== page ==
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Reference A Range With A Variable RRS feed

  • Question

  • I am writing VBA and find that I am constantly typing in sheets(T).Range where T is my sheet name. I am trying to shorten that. The following code works to get rid of the "sheets(T)" but I still have to type "Range". Is there a way to avoid that?

    Sub Macro1()
    Dim WB As Workbook
    Dim WS As Worksheet
    Dim R As Range

    Set WB = Workbooks(ActiveWorkbook.Name)
    Set WS = WB.Worksheets("Test")

    ' This is what I have to type in
    WS.Range("A1").Value = "Hi"

    ' This is what I want to type in
    R("B1").Value = "BYE"
    End Sub

    Tuesday, June 7, 2016 9:09 PM

Answers

  • When the workbook is the active workbook and the sheet "Test" is the active sheet, then you can skip the references:

    Sub Test()
    Range("A1") = "Hi"
    Range("B1") = "Bye"
    End Sub

    If the sheet is not active, you can use a WITH statement:

    Sub Test()
      With Sheets("Test")
        'Note the dot in front of Range!
        .Range("A1") = "Hi"
        .Range("B1") = "Bye"
      End With
    End Sub

    If the workbook that contains the code is not the active workbook, then you can refer to ThisWorkbook:

    Sub Test()
      With ThisWorkbook.Sheets("Test")
        'Note the dot in front of Range!
        .Range("A1") = "Hi"
        .Range("B1") = "Bye"
      End With
    End Sub

    Only when you want to write into a different workbook you have to refer to all objects:
    Sub Test()
      With Workbooks("MyFile.xlsx").Sheets("Test")
        'Note the dot in front of Range!
        .Range("A1") = "Hi"
        .Range("B1") = "Bye"
      End With
    End Sub

    Which is the same as:
    Sub Test()
      Dim Wb As Workbook
      Dim Ws As Worksheet
      Set Wb = Workbooks("MyFile.xlsx")
      Set Ws = Wb.Worksheets("Test")
      With Ws
        'Note the dot in front of Range!
        .Range("A1") = "Hi"
        .Range("B1") = "Bye"
      End With
    End Sub

    It makes only sense to declare Wb and Ws when you need it a 2nd time later in your code.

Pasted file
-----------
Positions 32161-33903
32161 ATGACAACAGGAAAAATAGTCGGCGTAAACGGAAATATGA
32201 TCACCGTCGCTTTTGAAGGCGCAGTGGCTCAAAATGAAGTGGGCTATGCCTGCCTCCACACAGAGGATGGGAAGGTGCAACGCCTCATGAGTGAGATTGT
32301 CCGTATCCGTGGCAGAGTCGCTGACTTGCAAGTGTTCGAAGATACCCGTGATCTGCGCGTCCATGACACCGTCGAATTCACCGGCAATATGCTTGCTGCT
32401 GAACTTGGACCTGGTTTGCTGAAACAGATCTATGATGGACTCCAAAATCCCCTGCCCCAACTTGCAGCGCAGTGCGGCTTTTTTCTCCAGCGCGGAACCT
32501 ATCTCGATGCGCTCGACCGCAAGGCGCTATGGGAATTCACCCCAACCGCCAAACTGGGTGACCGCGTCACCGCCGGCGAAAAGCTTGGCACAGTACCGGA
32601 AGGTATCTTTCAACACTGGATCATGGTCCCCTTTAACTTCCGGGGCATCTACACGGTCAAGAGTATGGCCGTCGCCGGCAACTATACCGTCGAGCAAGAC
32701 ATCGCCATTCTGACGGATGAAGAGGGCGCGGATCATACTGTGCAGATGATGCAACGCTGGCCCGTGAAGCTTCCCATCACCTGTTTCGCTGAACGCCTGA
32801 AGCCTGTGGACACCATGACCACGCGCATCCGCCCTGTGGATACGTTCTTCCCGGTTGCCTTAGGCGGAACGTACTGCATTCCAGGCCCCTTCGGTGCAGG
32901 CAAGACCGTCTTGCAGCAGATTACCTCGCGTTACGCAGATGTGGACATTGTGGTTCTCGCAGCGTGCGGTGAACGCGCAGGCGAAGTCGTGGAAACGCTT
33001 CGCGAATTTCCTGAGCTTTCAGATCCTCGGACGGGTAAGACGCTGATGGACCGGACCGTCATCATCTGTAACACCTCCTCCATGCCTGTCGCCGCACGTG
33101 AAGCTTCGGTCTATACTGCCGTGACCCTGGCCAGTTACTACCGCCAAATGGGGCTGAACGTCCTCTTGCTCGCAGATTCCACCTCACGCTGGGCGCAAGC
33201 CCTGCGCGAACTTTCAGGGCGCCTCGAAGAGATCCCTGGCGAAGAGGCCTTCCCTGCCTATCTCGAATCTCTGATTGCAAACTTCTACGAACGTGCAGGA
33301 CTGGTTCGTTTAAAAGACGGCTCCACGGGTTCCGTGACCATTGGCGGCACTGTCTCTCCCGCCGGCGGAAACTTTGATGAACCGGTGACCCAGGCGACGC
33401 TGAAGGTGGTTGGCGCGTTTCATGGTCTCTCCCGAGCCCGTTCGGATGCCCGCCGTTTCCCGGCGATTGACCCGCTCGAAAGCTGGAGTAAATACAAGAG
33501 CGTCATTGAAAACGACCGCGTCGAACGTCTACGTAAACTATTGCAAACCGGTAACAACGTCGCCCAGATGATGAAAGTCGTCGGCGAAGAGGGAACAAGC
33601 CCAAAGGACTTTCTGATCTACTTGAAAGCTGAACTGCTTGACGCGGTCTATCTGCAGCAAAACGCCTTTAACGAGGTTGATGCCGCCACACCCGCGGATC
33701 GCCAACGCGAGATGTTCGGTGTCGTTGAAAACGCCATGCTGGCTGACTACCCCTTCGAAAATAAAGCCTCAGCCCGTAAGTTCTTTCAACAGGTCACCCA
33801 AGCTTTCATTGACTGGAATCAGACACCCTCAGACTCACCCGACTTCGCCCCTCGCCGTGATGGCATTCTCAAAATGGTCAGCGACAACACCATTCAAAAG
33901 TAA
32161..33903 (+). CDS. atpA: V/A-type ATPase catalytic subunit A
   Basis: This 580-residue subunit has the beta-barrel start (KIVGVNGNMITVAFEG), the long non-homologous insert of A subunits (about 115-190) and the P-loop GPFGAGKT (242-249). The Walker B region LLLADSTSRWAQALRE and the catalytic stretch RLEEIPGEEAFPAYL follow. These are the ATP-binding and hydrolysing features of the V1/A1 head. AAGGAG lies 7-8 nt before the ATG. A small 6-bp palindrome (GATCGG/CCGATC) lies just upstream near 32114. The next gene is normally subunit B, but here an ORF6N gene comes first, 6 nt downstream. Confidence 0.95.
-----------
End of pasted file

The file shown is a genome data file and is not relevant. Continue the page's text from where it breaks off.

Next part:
Andreas.

    Wednesday, June 8, 2016 7:16 AM

All replies

  • Hi,

    This is the forum to discuss questions and feedback for Microsoft Excel, I'll move your question to the MSDN forum for Excel

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    TechNet Community Support


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    Wednesday, June 8, 2016 6:15 AM
  • When the workbook is the active workbook and the sheet "Test" is the active sheet, then you can skip the references:

    Sub Test()
    Range("A1") = "Hi"
    Range("B1") = "Bye"
    End Sub

    If the sheet is not active, you can use a WITH statement:

    Sub Test()
      With Sheets("Test")
        'Note the dot in front of Range!
        .Range("A1") = "Hi"
        .Range("B1") = "Bye"
      End With
    End Sub

    If the workbook that contains the code is not the active workbook, then you can refer to ThisWorkbook:

    Sub Test()
      With ThisWorkbook.Sheets("Test")
        'Note the dot in front of Range!
        .Range("A1") = "Hi"
        .Range("B1") = "Bye"
      End With
    End Sub

    Only when you want to write into a different workbook you have to refer to all objects:
    Sub Test()
      With Workbooks("MyFile.xlsx").Sheets("Test")
        'Note the dot in front of Range!
        .Range("A1") = "Hi"
        .Range("B1") = "Bye"
      End With
    End Sub

    Which is the same as:
    Sub Test()
      Dim Wb As Workbook
      Dim Ws As Worksheet
      Set Wb = Workbooks("MyFile.xlsx")
      Set Ws = Wb.Worksheets("Test")
      With Ws
        'Note the dot in front of Range!
        .Range("A1") = "Hi"
        .Range("B1") = "Bye"
      End With
    End Sub

    It makes only sense to declare Wb and Ws when you need it a 2nd time later in your code.

    Andreas.

    Wednesday, June 8, 2016 7:16 AM